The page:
Heroin Usage ‘Twice In Valleys’

Heroin users are nearly twice as likely to live in former coalfields areas than anywhere else in Wales, research shows. The study reveals 2.8 people per thousand in the valleys had asked for treatment for heroin use compared with 1.5 per thousand in the rest of Wales.

Plaid AM Leanne Wood, who commissioned the research, wants a review of problem drug and alcohol users’ services. Ministers said spending on substance misuse had risen by 660% in five years and a new strategy was being developed. But Ms Wood, a former probation officer, warned that existing services were “not dealing with this worsening problem”.

The research, conducted by the assembly parliamentary service, covers the period between April 2005 and December 2006. Former coalfield communities are defined as Blaenau Gwent, Bridgend, Caerphilly, Merthyr Tydfil, Neath Port Talbot, Newport, Rhondda Cynon Taff, Swansea and Torfaen.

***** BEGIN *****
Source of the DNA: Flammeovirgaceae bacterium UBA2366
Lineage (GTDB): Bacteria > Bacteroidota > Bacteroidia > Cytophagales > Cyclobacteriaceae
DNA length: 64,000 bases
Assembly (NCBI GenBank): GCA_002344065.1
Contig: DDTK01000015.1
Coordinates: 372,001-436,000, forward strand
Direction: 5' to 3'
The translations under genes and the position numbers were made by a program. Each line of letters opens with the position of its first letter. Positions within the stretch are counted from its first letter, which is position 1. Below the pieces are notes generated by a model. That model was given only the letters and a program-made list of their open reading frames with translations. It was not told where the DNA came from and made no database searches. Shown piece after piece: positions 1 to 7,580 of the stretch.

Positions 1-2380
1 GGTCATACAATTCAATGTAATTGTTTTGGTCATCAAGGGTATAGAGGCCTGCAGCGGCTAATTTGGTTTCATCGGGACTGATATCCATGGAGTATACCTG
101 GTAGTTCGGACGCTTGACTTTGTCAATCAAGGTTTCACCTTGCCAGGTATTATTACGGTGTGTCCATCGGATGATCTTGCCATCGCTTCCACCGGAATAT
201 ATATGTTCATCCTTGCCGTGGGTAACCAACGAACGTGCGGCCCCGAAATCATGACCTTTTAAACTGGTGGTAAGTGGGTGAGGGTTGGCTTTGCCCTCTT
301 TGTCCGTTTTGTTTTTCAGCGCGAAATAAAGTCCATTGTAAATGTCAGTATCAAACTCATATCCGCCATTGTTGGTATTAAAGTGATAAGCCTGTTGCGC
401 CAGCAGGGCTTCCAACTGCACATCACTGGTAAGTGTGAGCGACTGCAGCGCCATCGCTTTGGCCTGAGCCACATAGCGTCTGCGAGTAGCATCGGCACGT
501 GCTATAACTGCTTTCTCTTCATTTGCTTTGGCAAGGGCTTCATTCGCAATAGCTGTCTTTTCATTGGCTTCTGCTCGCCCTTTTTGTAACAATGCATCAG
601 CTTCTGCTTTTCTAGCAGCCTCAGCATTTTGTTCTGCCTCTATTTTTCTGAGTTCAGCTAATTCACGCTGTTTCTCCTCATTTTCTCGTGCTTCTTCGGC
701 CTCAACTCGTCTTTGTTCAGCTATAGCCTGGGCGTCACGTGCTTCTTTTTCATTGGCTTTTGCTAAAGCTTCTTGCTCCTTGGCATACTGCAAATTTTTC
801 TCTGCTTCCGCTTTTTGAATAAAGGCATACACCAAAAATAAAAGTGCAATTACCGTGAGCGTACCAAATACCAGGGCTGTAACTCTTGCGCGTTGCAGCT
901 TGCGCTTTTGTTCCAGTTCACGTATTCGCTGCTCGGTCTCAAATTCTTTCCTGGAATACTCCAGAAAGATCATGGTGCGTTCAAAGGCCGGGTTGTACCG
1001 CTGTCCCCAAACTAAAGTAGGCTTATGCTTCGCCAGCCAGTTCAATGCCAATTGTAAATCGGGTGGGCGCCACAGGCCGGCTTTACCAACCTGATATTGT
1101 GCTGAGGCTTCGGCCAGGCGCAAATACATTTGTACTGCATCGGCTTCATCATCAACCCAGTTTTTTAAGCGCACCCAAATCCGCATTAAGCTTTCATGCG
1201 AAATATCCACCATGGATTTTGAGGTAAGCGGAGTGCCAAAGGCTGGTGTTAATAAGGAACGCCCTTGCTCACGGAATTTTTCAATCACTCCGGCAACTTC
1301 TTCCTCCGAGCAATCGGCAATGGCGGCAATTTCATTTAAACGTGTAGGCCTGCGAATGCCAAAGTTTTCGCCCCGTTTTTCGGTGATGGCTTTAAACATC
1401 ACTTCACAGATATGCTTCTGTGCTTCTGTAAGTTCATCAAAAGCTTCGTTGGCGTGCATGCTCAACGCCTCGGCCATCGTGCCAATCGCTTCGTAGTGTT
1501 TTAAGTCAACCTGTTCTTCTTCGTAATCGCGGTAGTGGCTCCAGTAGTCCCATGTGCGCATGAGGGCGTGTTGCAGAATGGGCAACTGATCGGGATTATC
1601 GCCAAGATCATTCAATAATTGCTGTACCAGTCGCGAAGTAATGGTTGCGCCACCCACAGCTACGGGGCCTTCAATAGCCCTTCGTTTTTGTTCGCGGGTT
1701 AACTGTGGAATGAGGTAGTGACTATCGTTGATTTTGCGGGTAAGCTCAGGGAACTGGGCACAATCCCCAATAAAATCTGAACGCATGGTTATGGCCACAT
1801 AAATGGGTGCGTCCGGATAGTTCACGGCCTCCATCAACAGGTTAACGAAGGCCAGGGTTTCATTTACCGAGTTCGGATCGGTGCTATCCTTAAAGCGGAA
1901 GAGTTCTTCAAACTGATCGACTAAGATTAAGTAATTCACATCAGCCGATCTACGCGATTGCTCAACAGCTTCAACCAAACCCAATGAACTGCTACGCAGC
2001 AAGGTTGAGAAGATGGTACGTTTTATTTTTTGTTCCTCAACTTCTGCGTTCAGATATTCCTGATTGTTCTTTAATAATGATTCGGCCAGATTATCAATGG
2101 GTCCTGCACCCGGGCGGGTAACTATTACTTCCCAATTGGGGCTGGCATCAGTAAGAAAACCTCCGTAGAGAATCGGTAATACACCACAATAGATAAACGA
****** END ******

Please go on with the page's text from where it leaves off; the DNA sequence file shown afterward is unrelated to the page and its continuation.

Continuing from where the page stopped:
Ms Wood has written to social justice minister Dr Brian Gibbons to ask for an investigation of services available for addicts. “This research shows that people who live in the former coalfields of Wales continue to suffer the effects of the pit closure programmes,” she said.

“Not only does this problem affect the lives of those who use heroin, it also affects the lives of all those who live in these communities. They suffer from high property crime levels associated with high levels of heroin use,” she added.”

Ms Wood said she was “encouraged” by the Labour-Plaid assembly government’s approach to tackling drugs. But she warned that there was a “long way to go” before former coalfield areas could “shake off the damaging effects of previous economic neglect”.

A Welsh Assembly Government spokesperson said it recognised the importance of tackling all forms of substance misuses. A statement said ministers had “acknowledged this through the significant additional investment made to increase access and availability to treatment services in Wales.

“In 2007/08 the substance misuse action fund stands at £22m. This substantial increase of 660% since 2002/03 has created over 9,300 treatment places since 2004. The Welsh Assembly Government is in the process of developing a new substance misuse strategy for Wales to replace the current strategy from May 2008,” the statement concluded.